Wairarapa News : October 5th 2011
10 WAIRARAPA NEWS, OCTOBER 5, 2011 OPINION In 1996, Dr. McKenzie (B.Sc. M.P.E. Ph.D. M.D) a sports medicine physician and kayaking enthusiast, launched Vancouver's first breast cancer dragon boat team. McKenzie meant to study the effects of repetitive upper body exercise (paddling) and the development of lymphoedema -- a painful swelling of the arm that can be experienced by breast cancer patients/survivors. He was of the opinion that lymphoedema could be better controlled if women were involved in a regimen of regular, intensive upper body exercises. Lymphoedema can occur in patient's who have undergone a mastectomy and an auxiliary lymph node dissection. Dr. Mckenzie's study demonstrated that within a group of female breast cancer survivors who followed a special exercise and training program, no new cases of lymphoedema were reported and none of the existing cases got any worse. That research has spawned a global movement, and breast cancer dragon boat paddling has now become one of the fastest growing sports worldwide. 30 women are now dragon boating in the Cancer Society Wairarapa team. 14 of them are breast cancer survivors. Will YOU be the next recruit? For more information on how to be part of this exciting sport contact Lindy Daniell, Chairman, Cancer Society Wairarapa Dragon Boat Team, Ph: 06 378 2174 Breast Cancer Dragon Boat Racing 140 Dixon Street, Masterton, Ph 06 378 8039 Cancer Society Wairarapa Minimising the impact of cancer on our community through information, research, health promotion and support services. Cancer Society Wairarapa Dragon Boat Team wins again! 2142976EC SALE up to35% off Resene Premium Paint and Wallpaper 30169 WAN See www.resene.co.nz/sale.htm for sale details. Discounts off the normal retail price available 1-31 October 2011 only at Resene owned ColorShops and participating resellers. Paint offers also available at Mitre 10 Mega (excluding Rangiora and Greymouth) and Mitre 10 Wanaka and Cromwell. Valid only with cash/credit card/EFTPOS purchases. Not available in conjunction with account sales, promotional vouchers/ coupons or other offers. Excludes trade, ECS and Crown products and PaintWise levy. Come in and see us today! Masterton Resene ColorShop Cnr Queen and Renall Streets Ph: 377 2542 Electorate Office 82 Queen Street, PO Box 904, Masterton 5 Open 10am to 4pm Monday to Friday JOHN HAYES MP FOR WAIRARAPA 0800 2 HAYES (0800 242937) or (06) 370 1213 Email: email@example.com www.johnhayes.co.nz 5840 APA 3922553AB Lamb reaches the gold standard THE LONG VIEW RICK LONG The Long Ad: In 1968 it was easier to make ends meat! The noblest of all dogs is the hot dog. It feeds the hand that bites it.'' -- Laurence J Peter Iwas rummaging around in the attic last week when I happened upon an old news- paper that I had apparently kept because it contained an advertise- ment of our then-butcher s shop. The advertisement was two columns wide and ran from the top to the bottom of the news- paper. For two reasons, then, it was appropriately headed: The Long Ad . The paper was dated April 17, 1968, and the retail price of meat back then would make your eyes water. Most surprising was the cost of a side of lamb: $2.75! I called into Anderson s Meats in Kuripuni a few days later and asked genial owner Richard Anderson how much now for a side of lamb? He showed me the sign on the wall which indicated that a side of lamb was $95.00. 1968 -- $2.75. 2011 -- $95.00! Well, you re thinking, so what? When rampant inflation is taken into account, and we ve cer- tainly had that over the interven- ing years, prices go up. But aren t wages supposed to go up to compensate? I m having difficulty in assessing exactly what the aver- age wage was in 1968 but I do know in 1963 I was being paid £20 a week. I remember this clearly because I had just got married and we were borrowing money to build a new home. For some unknown reason banks in those days weren t keen to lend to the rank and file and so you went cap-in-hand to the government-owned State Advances Corporation. At £20 a week my annual wage was £1040. If it had been £1000 or less the interest rate on the loan would have been 3 per cent, but as I was being paid £40 a year over the threshold, the interest rate went to 5 per cent. We borrowed £2500 from the State Advances Corporation, which was the maximum prof- fered, and was to be repaid over a 25-year term. With this, we were able to build a relatively comfortable 1100-square-foot dwelling, using some savings and with a bit of financial help from our parents. In 1967, the country converted to decimal currency so £20 a week became $40. But these were inflationary times and from the best information I can glean, by 1968, average workers wages had risen to around $60 a week. Today that figure is more like $800 a week so in the last 43 years wages have gone up thirteen-fold. So we multiply the $2.75 for a side of lamb in 1968 by thirteen and we get $35.75. A long way short of the $95 that Anderson s Meats are charging in 2011. Let me rush in here in defence of Mr Anderson. He showed me his wholesale cost for lamb landed in his shop with all the attendant charges and when you took off the 15 per cent GST he must pay back to the government I concluded that his profit margin was exceed- ingly slim. He agreed and said he therefore doesn t necessarily encourage people to buy sides of lamb. Beef prices have also gone up, though not quite to the same extent, so protein has just about priced itself off the market. The exceptions perhaps being chicken and pork. We don t export either of these commodities so the prices are not influenced by what overseas buyers might be prepared to pay. The good news, after further perusal of the paper was that home appliances, when given the thirteen-fold multiplication test, have actually gone down, quite substantially. Meanwhile the quality -- think back to a 1968 TV -- and choice options have all gone up. If my memory serves me cor- rectly there were only three home appliance stores in Masterton in 1968: Bouzaid s, Newbolds and the Wairarapa Electric Power Board s showroom, where Tranzit now operates. None of these were particularly well-stocked. Clothing also seemed to pass the test and most non-food items, including new cars, all came out on the credit side. I guess we have to thank first the Japanese, then the Chinese, for saving us from ourselves. The high price of lamb is a two- edged sword. It may now be rarely seen on your dinner table, but the rural community are benefiting greatly from farm gate returns. If the trickle-down theory really does work, in the long run we ll all be in clover. But a surprising and inexplic- able outcome of rising food prices today is that people seem to dine out more. At last count there were 56 eating houses in Masterton, and we have just been informed that the Pie Cart is likely to be reinstated. What will they serve -- lamb- flavoured tofu? Questioning rugby's social values TALKING POLITICS GORDON CAMPBELL CONTINUED Page 11 Does rugby build character -- and if so, what kind of character and what social messages has the nation s invest- ment in the Rugby World Cup been helping to promote? In Wellington last weekend, such questions were made con- crete -- in fact, were cast in alu- minium -- within a new piece of rugby-themed public art. French Ambassador Francis Etienne snipped the ribbon on a two-tonne sculpture, which is now on display outside the New Zealand Rugby Union office. The sculpture depicts two forwards pushing against a wall of words such as Disrespect, Self- ishness, Drugs, Racism, Cheating, and Individual- ism. No doubt, the traditional game still fights the good fight against such evils. Similarly, modern professional rugby (and other sports) promotes many socially beneficial values and there has undoubtedly been a mood of vast good cheer and enjoy- ment evident in the towns and cit- ies that have hosted World Cup games. With unfortunate timing, though, the French sculpture (with its explicit opposition to cheating) arrived just after profes- sional rugby s governing body had demonstrated a set of highly dubi- ous priorities -- namely, by heavily fining a Samoan player for wear- ing a mouthguard that infringed the commercial rights of the World Cup sponsors, while simul- taneously letting off with a warn- ing some English officials who had cheated at one of the games. The rules of commercialism -- rather than the rules of fair play -- now seem to be the International Rugby Board s priority. Similar tensions have been evi- dent in the treatment meted out to the minnows of the tournament -- who were forced to play several games within a few days -- and the top teams, who were given a lenient schedule to help them con- serve their energies. In a newspaper article, New Zealand s 1987 World Cup win- ning captain David Kirk defended the International Rugby Board and concluded with some advice to the minnows. What do we say, Kirk asked, to the people from Samoa, Canada, the United States, Russian and Romania, who complain they have been badly treated by the draw at this World Cup? His reply: I say: Sorry, that s what you get for being second tier -- second class treatment -- but don t worry, by the time the next World Cup comes around there will be three or four fewer second tier teams. Make sure you are one of them . There could hardly be a more blatant expression of the selfish- ness that the French rugby sculp- ture vows to oppose. In essence, Kirk was saying: don t do anything about the injus- tice, just make sure next time that you re not one of its victims, because then you won t have to suffer the consequences. If rugby is a metaphor for society -- as the French sculpture suggests -- then the social implications of such a message are pretty chilling.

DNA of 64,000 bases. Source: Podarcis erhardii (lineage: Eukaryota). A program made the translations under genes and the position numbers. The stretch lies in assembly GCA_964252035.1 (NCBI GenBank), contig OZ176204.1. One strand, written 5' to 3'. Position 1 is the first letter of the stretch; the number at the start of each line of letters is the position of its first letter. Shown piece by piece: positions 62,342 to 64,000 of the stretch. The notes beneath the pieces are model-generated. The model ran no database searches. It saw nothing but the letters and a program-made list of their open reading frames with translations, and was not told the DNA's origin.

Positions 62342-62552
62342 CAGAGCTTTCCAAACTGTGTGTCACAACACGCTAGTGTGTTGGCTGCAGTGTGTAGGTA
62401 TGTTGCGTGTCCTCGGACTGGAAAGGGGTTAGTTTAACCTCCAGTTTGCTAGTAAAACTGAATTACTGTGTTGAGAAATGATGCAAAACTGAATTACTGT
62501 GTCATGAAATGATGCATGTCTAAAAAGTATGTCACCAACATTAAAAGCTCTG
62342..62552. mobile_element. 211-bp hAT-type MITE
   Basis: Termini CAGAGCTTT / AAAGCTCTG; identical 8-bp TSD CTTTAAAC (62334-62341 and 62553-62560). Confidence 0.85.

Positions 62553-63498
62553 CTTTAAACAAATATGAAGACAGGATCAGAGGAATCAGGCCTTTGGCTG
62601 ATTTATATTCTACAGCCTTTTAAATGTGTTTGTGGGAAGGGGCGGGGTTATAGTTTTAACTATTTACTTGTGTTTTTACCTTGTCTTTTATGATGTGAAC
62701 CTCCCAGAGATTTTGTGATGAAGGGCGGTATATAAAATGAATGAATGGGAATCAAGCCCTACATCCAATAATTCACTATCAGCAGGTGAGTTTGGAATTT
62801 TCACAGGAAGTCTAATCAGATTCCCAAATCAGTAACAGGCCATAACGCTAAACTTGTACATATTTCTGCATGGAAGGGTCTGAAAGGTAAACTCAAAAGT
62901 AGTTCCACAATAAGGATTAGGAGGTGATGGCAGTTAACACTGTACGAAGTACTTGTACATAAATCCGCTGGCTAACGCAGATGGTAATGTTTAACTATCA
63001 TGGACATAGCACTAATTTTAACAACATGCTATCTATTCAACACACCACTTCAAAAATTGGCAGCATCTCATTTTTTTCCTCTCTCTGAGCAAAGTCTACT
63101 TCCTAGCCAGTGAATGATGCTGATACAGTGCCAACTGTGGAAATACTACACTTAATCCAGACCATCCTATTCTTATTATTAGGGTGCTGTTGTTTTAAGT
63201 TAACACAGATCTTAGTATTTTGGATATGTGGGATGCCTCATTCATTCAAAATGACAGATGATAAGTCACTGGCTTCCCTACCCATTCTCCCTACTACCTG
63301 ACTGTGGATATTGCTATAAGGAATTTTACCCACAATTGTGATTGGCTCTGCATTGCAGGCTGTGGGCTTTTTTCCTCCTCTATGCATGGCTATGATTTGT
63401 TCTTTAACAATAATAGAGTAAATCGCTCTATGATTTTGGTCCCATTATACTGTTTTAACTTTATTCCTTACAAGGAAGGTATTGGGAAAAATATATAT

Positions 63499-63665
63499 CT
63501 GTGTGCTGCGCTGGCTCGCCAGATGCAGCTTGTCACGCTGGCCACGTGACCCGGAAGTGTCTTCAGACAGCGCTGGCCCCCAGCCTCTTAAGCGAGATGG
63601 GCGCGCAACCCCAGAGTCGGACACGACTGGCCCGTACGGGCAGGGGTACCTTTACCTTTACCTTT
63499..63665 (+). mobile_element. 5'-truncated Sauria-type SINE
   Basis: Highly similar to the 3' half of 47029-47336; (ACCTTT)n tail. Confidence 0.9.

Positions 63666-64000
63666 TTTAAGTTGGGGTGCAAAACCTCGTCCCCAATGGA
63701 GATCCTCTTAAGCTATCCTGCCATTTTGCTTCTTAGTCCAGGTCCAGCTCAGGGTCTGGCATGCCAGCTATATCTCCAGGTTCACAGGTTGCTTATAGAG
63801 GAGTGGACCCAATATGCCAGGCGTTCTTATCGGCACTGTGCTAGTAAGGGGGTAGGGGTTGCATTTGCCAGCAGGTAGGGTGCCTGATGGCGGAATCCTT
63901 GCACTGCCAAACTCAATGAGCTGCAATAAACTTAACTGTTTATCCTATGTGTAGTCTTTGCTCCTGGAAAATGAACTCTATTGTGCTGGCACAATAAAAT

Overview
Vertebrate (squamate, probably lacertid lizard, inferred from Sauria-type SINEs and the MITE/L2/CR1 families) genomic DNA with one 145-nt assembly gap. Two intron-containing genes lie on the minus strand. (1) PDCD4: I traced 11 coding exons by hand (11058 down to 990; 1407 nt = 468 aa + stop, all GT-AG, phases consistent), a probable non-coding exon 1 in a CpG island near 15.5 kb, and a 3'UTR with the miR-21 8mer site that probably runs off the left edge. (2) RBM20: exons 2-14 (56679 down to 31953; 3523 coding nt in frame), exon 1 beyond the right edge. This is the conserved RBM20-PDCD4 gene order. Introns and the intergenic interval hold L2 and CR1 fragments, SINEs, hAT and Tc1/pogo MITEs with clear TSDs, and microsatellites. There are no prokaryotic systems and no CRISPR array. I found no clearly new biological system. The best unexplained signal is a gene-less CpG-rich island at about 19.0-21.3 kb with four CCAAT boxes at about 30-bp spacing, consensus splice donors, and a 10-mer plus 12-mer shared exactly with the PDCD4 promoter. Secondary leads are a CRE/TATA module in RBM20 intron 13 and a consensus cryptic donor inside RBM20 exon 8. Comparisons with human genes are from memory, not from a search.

September 28th 2011
October 12th 2011